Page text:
Over the past several years, one of the most common phrases I’ve heard tossed around in IT discussions is “every company is a tech company.” This phrase can be a bit misleading. Way back in the IT Industry Outlook 2020, we talked about how applying technology doesn’t necessarily change the underlying business fundamentals, whether the business is real estate, hospitality, transportation, etc. But the truth behind this saying is that technology is being used more than ever before to meet business outcomes.
In this environment, the nature of technology adoption has shifted. When technology was a less critical ingredient, it was more reasonable for companies to have slower adoption. Smaller companies didn’t always have the resources for dedicated technology focus, and certain industries viewed technology as a lower priority. Today, though, it’s not safe to sit on the sidelines. A cautious approach to technology can open the door for disruption, which can change fortunes almost overnight.
Recent data from CompTIA research sheds some light on the characteristics of digital organizations. The survey covered both IT professionals and business professionals, and most people placed their company into one of three buckets:
- 18% of people rated their company as cutting edge
- 37% felt their company was above average in technology adoption
- 39% classified their company as an average adopter of technology
Just a small handful thought their company was lagging behind. When asked what drove the company rating, there were several items that should give IT pros food for thought.
Characteristics of Digital Leaders
For those who felt their company was already on the cutting edge, three trends stood out.
- The ability to identify and quickly implement innovations. As technology is changing more quickly, it is also becoming more complex. Companies need to keep their eye on the horizon for new tech trends, and many businesses have created formal or informal groups where employees evaluate emerging technology. Ideally, there would be processes in place to take any promising ideas into pilot programs that could eventually lead to operational models. IT teams can take the lead on driving these groups and building these processes.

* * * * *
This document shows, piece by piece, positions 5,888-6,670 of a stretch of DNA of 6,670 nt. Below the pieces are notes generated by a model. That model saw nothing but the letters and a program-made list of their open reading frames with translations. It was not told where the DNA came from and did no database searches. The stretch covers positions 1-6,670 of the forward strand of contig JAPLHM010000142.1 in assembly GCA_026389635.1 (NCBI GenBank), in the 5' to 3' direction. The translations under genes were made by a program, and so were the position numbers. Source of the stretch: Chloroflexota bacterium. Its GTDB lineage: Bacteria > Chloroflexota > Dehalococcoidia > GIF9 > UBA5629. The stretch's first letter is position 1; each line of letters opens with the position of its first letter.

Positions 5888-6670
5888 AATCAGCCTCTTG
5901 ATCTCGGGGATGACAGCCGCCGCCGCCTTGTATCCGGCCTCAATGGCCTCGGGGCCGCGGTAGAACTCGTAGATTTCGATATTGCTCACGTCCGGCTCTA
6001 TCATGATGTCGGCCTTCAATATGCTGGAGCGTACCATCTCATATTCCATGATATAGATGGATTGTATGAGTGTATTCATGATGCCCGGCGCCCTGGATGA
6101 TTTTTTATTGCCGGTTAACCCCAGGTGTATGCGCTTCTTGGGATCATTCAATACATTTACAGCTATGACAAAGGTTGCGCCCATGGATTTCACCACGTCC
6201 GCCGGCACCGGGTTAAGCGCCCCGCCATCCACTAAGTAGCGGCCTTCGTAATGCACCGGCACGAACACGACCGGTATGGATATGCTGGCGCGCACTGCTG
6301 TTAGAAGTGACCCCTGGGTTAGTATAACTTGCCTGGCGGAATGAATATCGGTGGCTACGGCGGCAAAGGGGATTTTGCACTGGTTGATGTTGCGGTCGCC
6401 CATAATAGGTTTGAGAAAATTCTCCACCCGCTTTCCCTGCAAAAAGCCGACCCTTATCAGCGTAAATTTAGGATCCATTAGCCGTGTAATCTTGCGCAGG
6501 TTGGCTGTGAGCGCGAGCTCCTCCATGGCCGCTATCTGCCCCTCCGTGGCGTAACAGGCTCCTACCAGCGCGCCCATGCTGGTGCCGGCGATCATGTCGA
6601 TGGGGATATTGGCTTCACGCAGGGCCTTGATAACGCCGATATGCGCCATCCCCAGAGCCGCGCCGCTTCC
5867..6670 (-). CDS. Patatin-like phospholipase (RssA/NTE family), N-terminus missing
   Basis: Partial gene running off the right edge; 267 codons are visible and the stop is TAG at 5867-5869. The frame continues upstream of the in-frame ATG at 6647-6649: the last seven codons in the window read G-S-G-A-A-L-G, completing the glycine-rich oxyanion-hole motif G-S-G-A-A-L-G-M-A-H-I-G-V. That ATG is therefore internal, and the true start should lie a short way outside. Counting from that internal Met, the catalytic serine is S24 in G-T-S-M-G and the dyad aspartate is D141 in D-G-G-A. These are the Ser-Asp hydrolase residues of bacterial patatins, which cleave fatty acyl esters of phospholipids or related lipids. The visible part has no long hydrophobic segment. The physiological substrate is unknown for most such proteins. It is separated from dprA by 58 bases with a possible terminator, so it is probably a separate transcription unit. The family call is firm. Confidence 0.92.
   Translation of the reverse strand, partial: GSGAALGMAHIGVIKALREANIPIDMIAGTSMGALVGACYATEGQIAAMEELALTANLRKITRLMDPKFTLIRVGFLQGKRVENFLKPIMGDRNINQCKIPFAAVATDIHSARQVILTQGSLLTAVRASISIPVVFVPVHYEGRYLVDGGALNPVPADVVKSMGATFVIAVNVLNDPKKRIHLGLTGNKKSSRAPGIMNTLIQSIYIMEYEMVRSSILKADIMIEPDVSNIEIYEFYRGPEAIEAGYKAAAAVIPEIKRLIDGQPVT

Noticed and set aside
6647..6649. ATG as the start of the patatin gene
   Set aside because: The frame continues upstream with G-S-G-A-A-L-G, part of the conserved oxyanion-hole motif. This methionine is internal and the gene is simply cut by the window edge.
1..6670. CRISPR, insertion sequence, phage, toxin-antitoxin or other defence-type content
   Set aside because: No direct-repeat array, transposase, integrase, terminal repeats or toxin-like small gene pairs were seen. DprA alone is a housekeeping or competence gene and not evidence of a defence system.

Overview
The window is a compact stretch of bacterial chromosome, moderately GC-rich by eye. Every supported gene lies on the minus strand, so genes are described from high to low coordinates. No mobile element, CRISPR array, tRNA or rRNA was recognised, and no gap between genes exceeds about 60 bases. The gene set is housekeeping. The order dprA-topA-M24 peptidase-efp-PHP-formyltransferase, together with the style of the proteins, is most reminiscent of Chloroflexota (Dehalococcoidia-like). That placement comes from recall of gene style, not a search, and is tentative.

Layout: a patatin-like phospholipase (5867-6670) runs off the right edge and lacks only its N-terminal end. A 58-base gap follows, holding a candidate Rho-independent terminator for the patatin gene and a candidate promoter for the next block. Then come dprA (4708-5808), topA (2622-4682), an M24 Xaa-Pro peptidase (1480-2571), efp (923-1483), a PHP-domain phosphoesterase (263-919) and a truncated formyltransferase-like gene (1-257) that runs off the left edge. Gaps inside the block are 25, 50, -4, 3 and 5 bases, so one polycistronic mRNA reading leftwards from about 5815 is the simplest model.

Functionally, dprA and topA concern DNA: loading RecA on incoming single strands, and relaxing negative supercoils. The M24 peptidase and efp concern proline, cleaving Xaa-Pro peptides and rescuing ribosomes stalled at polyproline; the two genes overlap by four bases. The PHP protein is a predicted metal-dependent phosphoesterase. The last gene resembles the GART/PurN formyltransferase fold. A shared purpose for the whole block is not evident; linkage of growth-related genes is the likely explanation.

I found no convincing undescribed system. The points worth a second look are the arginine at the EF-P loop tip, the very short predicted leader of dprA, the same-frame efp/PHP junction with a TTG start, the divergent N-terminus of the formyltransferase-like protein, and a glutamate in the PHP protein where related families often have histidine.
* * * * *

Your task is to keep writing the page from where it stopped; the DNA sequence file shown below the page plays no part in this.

- A tech-savvy workforce. When technology is integrated into operations, it’s also used by more people throughout the organization. Thanks to smartphones and a strong consumer technology market, workers have become more comfortable using technology and solving their own problems. This doesn’t remove the need for tech support, though. In fact, companies are continuing to invest in the help desk to make sure that any technical hiccups don’t have a big impact on productivity.
- Reliability of technology. Growing tech savvy can lead to high expectations, like the idea that business systems never go down. Hopefully the semi-regular outages from major cloud providers help drive home the message that perfect uptime is impossible. But there are also steps that IT pros can take to lower the probability of downtime and plan workarounds when things do crash. Developing a risk analysis framework and presenting a range of mitigation options can go a long way in building trust.
Areas for Potential Growth
For any company trying to improve their approach to technology, a few key focus areas can really move the needle.
- Insufficient spending on technology. This is probably the toughest nut to crack. For a long time, IT was expected to do more with the same budget, and this kinda sorta worked because of the way technology capabilities improve over time. However, keeping the budget flat is not going to drive growth. IT pros should always be looking for ways to show how strategic investment can help the bottom line.
- Insufficient skills among technical staff. Whether a company is already on the cutting edge or trying to get there, skills are essential. The headlines tend to scream about new skills like blockchain, machine learning or data science. These are all great skills to build, but there is also a lot of benefit in improving foundational skills, like networking, cybersecurity or data analytics.
- Lack of an experimental mindset. Bringing things full circle, the final thing that makes people feel like their company only has average adoption is the same thing that creates a sense of being on the cutting edge. Changing culture can be a long-term project but finding new ways to bring forward emerging technology is a good way to start shifting the mindset toward innovation.
Another phrase that’s been tossed around quite a bit is “digital transformation.” This can be a fuzzy concept, but it points at the same truth as the first phrase. Technology is changing the way businesses run, and having an agile approach to new adoption is a big part of the new world order.
By improving technical skills and building durable skills like communication and collaboration, IT professionals can keep their companies from getting left in the dust.
Get more tech insights like this right in your inbox with CompTIA’s IT Career Newsletter. Subscribe today, and you can save 10% off your next CompTIA purchase.